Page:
Saturday, February 11, 2006

Apollo Group (APOL) Analysis

Apollo Group focuses on providing education to working adults. From the 10-Q of APOL, Apollo Group, Inc. (“Apollo” or the “Company”), through its wholly-owned subsidiaries: The University of Phoenix, Inc. (“University of Phoenix”), Institute for Professional Development (“IPD”), The College for Financial Planning Institutes Corporation (the “College”), and Western International University, Inc. (“WIU”), has been providing higher education to working adults for almost 30 years.

Recently, APOL was in the Standards and Poors "Warren Buffett" screen portfolio. According to Standards & Poors, this is one of the stocks that is expected to do well in this year. Let us first look at the publicly filed statements to understand APOL business and then we will look at the balance sheets.

The APOL business is in the education industry and especially working adults section. Working adults are a significant and growing component of the post-secondary education market. The market for adult education should continue to increase as working adults seek additional education and training to update and improve their skills, to enhance their earnings potential, and to keep pace with the rapidly expanding, knowledge-based economy.

The opportunities for APOL are as follows:

University of Phoenix expansion both locally and internationally. The US and other advanced countries are increasingly focussing on knowledge based economy and career change. The plan by APOL group to expand in this space should pay well. This should work well as University of Phoenix accomodates the need of working people well.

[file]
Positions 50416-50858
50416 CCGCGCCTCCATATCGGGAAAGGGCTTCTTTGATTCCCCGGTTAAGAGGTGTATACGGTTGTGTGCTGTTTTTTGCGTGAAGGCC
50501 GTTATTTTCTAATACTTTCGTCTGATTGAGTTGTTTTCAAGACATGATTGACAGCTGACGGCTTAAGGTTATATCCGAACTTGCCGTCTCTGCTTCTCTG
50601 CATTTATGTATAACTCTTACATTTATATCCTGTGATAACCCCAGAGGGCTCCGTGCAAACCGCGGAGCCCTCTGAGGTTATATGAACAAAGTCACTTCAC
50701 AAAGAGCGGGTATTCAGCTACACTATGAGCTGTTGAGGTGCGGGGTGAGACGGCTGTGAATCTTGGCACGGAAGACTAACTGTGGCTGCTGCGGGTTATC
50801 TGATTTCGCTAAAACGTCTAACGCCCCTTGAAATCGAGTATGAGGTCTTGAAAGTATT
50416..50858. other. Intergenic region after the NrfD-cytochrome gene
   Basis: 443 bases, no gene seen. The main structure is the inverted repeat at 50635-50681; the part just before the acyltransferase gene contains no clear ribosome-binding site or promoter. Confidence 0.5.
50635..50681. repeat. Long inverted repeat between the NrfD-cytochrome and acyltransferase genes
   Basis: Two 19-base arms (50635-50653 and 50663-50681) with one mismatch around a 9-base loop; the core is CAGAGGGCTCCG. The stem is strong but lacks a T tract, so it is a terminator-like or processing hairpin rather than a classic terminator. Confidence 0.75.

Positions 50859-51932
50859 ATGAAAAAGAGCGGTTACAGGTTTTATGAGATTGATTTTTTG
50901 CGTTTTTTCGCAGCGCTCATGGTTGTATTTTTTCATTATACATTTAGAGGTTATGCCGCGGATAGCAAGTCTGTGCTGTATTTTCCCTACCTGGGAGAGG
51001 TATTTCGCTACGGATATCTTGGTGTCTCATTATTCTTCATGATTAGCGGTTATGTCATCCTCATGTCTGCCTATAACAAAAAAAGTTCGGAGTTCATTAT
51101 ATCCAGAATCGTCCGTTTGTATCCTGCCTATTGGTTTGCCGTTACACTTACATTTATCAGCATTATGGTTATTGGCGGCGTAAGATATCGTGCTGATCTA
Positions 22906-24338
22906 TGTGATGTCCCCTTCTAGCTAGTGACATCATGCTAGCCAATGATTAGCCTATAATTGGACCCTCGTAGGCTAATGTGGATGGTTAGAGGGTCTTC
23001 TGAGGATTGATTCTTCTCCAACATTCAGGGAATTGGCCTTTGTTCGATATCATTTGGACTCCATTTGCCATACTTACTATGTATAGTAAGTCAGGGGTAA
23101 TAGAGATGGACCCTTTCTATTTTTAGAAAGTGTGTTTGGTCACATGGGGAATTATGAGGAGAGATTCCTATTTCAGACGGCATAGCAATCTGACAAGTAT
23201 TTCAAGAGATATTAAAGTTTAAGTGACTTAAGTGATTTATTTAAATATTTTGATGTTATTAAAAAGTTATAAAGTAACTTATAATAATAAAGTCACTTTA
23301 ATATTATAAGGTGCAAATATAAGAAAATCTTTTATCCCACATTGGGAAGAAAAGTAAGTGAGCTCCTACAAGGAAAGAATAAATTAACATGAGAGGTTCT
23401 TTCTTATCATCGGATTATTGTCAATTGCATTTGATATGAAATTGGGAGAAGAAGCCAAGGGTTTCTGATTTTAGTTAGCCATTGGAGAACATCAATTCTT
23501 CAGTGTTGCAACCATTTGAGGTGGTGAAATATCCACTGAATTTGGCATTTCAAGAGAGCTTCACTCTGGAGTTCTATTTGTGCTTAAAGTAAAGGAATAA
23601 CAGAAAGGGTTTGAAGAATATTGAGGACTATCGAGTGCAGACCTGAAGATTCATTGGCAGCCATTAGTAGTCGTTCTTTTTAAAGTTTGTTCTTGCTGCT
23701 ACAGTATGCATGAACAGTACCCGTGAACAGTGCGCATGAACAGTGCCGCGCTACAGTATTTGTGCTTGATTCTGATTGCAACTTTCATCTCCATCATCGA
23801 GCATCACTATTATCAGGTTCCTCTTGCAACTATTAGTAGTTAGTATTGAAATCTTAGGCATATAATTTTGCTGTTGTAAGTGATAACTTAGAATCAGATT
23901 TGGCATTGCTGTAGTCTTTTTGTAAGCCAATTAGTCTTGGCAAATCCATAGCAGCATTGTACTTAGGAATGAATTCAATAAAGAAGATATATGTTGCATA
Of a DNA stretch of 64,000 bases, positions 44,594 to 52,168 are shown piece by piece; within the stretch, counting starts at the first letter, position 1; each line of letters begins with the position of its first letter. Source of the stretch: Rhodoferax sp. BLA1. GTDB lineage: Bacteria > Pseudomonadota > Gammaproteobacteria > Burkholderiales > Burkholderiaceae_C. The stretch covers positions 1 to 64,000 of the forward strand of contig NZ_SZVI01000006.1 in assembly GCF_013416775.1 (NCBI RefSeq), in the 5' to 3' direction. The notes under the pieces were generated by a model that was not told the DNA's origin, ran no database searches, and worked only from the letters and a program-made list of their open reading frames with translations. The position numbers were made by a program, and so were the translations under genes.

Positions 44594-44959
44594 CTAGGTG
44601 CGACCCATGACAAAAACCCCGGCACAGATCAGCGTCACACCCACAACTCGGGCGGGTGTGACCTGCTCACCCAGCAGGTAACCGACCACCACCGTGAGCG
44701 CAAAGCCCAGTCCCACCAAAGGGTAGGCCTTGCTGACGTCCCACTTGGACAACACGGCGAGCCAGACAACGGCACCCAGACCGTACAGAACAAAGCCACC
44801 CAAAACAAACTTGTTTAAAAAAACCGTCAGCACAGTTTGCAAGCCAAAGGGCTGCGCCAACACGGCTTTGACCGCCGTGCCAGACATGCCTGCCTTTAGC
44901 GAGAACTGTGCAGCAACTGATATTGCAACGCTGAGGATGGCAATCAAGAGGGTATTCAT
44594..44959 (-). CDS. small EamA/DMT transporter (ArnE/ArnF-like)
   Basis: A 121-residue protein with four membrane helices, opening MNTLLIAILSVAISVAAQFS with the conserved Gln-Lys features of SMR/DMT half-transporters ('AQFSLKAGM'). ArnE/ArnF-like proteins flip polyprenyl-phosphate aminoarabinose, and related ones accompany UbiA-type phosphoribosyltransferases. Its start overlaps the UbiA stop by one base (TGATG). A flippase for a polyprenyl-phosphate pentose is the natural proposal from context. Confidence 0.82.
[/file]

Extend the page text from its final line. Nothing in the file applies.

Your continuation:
Expand Student Base in Associates Degree Programs. The plan is for this to be expanded through the Axia college. Axia College has been specifically designed to meet the special needs of low-credit working adults.

Approximately 93% of Apollo revenue is expected to accrue through tuition revenue and University of Phoenix provides 83% of the revenue. The yearly growth rate is approximately 10% in operating income. However, the earnings per share increased by 24% year over year. The company is aggressively buying back shares which is helping boost the earnings per share. The number of outstanding shares declined by approximately 5% year over year.

The Apol stock has a P/E of 23 - very close to its EPS growth. While the stock is not cheap, this stock is setup to capitalize on the general trends in the United States. More people will need to retrain in north america and Apollo is all set to capitalize on this trend. Not surprisingly, the EPS is expected to grow at around 20% for the next couple of years. The operating earning margin has remained steady around 20% and Apollo has the pricing power to raise its tuition to keep up the margins. The competition to Apollo is primarily from other well established universities but Apollo group is currently doing a better job in addressing the need of rank and file Americans.

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